There is no mention that God created human being to have dominion over other human beings but only on the animals and therefore human trafficking which is the subjugation of another human being by one or many is a clear violation of the Biblical mandate. 

See the repetition of the word ‘image’ and it has come three times and the author of the Genesis did not want to leave any doubt that human being is created in the image of God and by adding male and female at the end the author made sure that it applies to woman also so that no demented hermeneutics can claim that only the male was created in the image of God and therefore men can do anything with women as it happens in ‘enforced prostitution, and violence’ as mentioned in the prayer intention. 

Though we have a covenant like Civil and Political Rights (1966) and UN conventions like on the Suppression of the Traffic in Persons and of the Exploitation, and Transnational Organized Crime, since our collective conscience has not examined deeply and changed the outlook and attitude towards women, human trafficking is still prevalent and increasing; if governments have failed to make effective policy changes and legislations, a major reason is this misanthropic attitude. That is why Josh Hawley said: “The swelling epidemic of human trafficking makes a mockery of the law and its protections.” It is indeed an epidemic so much so that small children cannot even go to school for the fear of being trafficked and no less than Malala Yousafzai has said it: “Some girls cannot go to school because of the child labour and child trafficking.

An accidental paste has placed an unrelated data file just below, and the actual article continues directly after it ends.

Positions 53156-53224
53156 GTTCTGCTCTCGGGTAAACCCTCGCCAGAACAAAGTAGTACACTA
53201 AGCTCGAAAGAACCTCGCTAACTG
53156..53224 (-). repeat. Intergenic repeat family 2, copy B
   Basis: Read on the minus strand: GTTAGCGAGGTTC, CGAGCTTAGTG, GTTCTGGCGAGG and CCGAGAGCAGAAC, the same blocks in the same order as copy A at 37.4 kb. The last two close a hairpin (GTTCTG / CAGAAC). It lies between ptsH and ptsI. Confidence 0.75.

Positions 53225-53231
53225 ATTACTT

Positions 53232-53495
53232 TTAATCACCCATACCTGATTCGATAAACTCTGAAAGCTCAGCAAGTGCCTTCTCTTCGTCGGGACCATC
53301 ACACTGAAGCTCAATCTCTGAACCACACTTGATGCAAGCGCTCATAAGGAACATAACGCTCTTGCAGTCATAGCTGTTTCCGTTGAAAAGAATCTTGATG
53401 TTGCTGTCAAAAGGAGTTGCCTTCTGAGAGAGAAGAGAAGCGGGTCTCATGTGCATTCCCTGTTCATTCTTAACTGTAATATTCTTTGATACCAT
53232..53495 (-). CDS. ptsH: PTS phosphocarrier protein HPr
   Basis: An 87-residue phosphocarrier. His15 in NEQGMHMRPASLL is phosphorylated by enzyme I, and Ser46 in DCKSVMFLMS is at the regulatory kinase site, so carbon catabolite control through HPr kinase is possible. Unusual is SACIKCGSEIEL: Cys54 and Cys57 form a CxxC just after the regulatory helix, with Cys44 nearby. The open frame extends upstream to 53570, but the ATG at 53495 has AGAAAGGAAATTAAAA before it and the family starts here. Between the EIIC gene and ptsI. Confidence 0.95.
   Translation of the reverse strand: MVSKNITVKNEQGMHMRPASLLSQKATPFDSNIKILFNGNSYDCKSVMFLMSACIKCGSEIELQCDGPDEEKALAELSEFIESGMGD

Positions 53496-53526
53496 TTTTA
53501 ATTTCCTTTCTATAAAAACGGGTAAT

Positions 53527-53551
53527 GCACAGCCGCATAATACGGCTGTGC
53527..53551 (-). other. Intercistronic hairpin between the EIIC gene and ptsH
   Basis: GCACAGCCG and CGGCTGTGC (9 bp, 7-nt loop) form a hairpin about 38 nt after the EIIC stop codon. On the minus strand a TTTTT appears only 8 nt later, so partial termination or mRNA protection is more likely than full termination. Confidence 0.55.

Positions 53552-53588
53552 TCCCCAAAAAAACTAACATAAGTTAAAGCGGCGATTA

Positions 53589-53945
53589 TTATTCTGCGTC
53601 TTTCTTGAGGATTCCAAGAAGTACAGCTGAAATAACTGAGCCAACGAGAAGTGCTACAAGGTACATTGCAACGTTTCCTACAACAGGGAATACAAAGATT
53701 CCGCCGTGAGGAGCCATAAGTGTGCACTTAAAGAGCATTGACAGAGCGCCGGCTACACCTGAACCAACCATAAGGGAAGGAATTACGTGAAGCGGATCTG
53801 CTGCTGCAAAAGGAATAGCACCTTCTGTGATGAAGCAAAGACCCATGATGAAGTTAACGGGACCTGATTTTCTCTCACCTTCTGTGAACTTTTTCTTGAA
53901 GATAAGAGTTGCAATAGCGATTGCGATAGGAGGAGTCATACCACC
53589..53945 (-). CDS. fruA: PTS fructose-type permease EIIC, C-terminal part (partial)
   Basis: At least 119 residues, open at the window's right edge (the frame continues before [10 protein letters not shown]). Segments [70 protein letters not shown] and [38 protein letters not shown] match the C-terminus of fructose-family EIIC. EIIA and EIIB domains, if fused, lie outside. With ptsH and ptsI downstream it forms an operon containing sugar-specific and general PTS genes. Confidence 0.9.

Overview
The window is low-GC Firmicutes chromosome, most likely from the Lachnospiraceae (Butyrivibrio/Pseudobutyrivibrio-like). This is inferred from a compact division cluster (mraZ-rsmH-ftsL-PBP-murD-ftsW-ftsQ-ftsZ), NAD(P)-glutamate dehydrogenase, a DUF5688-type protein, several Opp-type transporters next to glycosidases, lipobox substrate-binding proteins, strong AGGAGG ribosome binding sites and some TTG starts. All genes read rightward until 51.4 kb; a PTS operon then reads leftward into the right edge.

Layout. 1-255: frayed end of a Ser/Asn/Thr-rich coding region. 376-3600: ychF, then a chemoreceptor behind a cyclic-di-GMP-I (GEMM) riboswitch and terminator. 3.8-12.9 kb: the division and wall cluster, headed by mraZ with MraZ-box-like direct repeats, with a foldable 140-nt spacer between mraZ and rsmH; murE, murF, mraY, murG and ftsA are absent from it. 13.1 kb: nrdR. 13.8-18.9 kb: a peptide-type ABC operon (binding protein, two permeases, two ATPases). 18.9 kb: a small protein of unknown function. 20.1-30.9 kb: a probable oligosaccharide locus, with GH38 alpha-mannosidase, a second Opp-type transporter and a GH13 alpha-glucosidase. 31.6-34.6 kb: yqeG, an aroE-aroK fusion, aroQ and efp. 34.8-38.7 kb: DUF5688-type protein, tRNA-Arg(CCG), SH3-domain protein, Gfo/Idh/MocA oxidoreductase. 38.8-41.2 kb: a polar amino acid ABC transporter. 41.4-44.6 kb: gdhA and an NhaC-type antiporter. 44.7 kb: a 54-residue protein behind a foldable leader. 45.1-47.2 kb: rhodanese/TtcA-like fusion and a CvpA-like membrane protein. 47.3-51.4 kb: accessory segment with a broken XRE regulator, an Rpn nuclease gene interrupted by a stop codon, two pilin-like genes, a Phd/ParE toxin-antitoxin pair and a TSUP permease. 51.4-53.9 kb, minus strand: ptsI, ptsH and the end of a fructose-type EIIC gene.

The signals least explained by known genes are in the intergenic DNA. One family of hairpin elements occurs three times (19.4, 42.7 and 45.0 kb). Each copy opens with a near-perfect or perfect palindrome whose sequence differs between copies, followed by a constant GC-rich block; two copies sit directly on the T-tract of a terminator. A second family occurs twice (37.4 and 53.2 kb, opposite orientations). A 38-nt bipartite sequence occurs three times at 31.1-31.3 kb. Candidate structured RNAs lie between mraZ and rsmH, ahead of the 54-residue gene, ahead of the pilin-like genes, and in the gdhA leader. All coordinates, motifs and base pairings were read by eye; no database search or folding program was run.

Jesus gave the first blow to human trafficking when he said to a self-righteous group (John 8: 7): “Let anyone among you who is without sin be the first to throw a stone at her.” When he spoke this he was bringing out the whole Biblical theology of human being created in the image of God and implicitly he as telling that stoning the woman, therefore, would amount to stoning God himself and therefore, it is indeed the biggest blasphemy in the world. That is why Pope Francis calls it the biggest and most brutal crime against humanity and his following words make amply clear why he says so and why he has given the above prayer intention:



“It is not possible to remain indifferent before the knowledge that human beings are bought and sold like goods! I think of the adoption of children for the extraction of their organs, of women deceived and obliged to prostitute themselves, of workers exploited and denied rights or a voice, and so on. And this is human trafficking. It is precisely on this level that we need to make a good examination of conscience: how many times have we permitted a human being to be seen as an object, to be put on show in order to sell a product or to satisfy an immoral desire? The human person ought never to be sold or bought as if he or she were a commodity. Whoever uses human persons in this way and exploits them, even if indirectly, becomes an accomplice of injustice.”

(Joe Palathunkal is Associate Editor, Living in Faith)